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| Latest Tech Trends, Their Problems, And How to Solve Them |
Few IT professionals are unaware of the rapid emergence of 5G, Internet of Things or IoT, edge-fog-cloud or core computing, microservices, and artificial intelligence known as machine learning or AI/ML. These new technologies hold enormous promise for transforming IT and the customer experience with the problems that they solve. It’s important to realize that like all technologies, they introduce new processes and subsequently new problems. Most are aware of the promise, but few are aware of the new problems and how to solve them.
5G is a great example. It delivers 10 to 100 times more throughput than 4G LTE and up to 90% lower latencies. Users can expect throughput between 1 and 10Gbps with latencies at approximately 1 ms. This enables large files such as 4K or 8K videos to be downloaded or uploaded in seconds not minutes. 5G will deliver mobile broadband and can potentially make traditional broadband obsolete just as mobile telephony has essentially eliminated the vast majority of landlines.
5G mobile networking technology makes industrial IoT more scalable, simpler, and much more economically feasible. Whereas 4G is limited to approximately 400 devices per Km2, 5G increases that number of devices supported per Km2 to approximately 1,000,000 or a 250,000% increase. The performance, latency, and scalability are why 5G is being called transformational. But there are significant issues introduced by 5G. A key one is the database application infrastructure.
Analysts frequently cite the non-trivial multi-billion dollar investment required to roll-out 5G. That investment is primarily focused on the antennas and fiber optic cables to the antennas. This is because 5G is based on a completely different technology than 4G. It utilizes millimeter waves instead of microwaves. Millimeter waves are limited to 300 meters between antennas. The 4G microwaves can be as far as 16 Km apart. That is a major difference and therefore demands many more antennas and optical cables to those antennas to make 5G work effectively. It also means it will take considerable time before rural areas are covered by 5G and even then, it will be a degraded 5G.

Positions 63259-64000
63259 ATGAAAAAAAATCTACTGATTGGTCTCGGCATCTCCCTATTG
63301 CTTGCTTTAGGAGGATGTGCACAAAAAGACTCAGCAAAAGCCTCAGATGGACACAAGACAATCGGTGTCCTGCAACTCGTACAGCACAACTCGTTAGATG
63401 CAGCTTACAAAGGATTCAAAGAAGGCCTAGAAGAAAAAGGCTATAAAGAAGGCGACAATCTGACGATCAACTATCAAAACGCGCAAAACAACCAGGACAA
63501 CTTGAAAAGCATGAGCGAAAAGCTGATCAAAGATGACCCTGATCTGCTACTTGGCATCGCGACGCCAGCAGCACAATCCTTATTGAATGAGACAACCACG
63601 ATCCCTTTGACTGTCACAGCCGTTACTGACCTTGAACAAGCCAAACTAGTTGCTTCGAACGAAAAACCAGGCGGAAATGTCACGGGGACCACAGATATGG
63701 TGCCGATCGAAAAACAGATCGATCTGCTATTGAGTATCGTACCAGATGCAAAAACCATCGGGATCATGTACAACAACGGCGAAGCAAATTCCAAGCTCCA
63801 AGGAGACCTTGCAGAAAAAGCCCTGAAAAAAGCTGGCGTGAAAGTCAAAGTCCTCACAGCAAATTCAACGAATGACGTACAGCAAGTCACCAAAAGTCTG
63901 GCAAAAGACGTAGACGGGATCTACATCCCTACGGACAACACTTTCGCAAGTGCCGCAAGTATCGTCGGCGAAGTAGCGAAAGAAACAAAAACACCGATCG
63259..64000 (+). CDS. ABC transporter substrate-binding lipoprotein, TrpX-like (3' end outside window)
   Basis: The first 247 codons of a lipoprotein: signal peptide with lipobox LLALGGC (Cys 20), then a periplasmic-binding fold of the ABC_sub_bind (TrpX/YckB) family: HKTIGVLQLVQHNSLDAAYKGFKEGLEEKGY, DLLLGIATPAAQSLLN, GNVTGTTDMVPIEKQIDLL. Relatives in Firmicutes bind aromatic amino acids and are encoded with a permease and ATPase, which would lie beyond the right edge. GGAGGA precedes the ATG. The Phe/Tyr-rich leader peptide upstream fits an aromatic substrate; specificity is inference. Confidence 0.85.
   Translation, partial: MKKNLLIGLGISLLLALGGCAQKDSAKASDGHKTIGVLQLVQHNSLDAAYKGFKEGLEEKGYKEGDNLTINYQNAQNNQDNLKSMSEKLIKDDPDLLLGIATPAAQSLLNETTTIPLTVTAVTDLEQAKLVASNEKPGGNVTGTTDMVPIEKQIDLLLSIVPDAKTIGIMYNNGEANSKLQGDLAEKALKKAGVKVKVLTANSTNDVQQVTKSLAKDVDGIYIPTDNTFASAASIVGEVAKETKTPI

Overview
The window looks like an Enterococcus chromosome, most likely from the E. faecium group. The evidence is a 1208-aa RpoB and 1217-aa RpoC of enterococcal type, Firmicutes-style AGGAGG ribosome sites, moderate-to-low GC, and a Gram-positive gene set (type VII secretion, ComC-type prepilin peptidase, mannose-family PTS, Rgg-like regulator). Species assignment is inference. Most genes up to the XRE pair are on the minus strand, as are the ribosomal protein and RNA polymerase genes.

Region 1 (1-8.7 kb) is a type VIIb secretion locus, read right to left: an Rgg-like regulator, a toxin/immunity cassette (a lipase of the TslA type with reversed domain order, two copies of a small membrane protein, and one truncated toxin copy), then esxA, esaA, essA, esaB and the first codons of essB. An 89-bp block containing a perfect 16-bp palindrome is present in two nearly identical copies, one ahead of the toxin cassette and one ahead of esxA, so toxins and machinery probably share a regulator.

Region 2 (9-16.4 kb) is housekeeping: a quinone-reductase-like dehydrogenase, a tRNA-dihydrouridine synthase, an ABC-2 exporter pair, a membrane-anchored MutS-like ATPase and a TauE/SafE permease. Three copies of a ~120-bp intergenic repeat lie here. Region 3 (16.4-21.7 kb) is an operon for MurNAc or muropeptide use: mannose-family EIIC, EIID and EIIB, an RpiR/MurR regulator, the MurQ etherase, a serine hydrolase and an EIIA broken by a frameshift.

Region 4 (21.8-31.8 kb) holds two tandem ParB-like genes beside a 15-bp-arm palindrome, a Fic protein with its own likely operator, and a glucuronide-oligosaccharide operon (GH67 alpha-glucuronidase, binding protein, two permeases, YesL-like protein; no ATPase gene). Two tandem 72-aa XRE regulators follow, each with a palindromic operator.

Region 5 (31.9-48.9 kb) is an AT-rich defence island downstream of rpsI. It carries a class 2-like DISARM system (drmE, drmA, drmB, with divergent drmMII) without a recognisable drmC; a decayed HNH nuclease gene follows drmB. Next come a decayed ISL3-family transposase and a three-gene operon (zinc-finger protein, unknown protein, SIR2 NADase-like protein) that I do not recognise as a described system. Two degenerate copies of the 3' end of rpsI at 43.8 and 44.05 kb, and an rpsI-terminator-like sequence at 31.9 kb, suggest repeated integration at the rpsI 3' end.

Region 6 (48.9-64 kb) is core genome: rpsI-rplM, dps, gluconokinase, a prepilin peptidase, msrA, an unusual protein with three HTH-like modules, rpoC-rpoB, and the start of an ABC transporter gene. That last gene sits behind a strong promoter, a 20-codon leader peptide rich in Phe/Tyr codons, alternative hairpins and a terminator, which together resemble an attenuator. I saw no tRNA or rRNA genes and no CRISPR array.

The 5G infrastructure investment not being addressed is the database application infrastructure. The database is a foundational technology for analytics. IT Pros simply assume it will be there for their applications and microservices. Everything today is interconnected. The database application infrastructure is generally architected for the volume and performance coming from the network. That volume and performance is going up by an order of magnitude. What happens when the database application infrastructure is not upgraded to match? The actual user performance improves marginally or not at all. It can in fact degrade as volumes overwhelm the database applications not prepared for them. Both consumers and business users become frustrated. 5G devices cost approximately 30% more than 4G – mostly because those devices need both a 5G and 4G modem (different non-compatible technologies). The 5G network costs approximately 25% more than 4G. It is understandable that anyone would be frustrated when they are spending considerably more and seeing limited improvement, no improvement, or negative improvement. The database application infrastructure becomes the bottleneck. When consumers and business users become frustrated, they go somewhere else, another website, another supplier, or another partner. Business will be lost.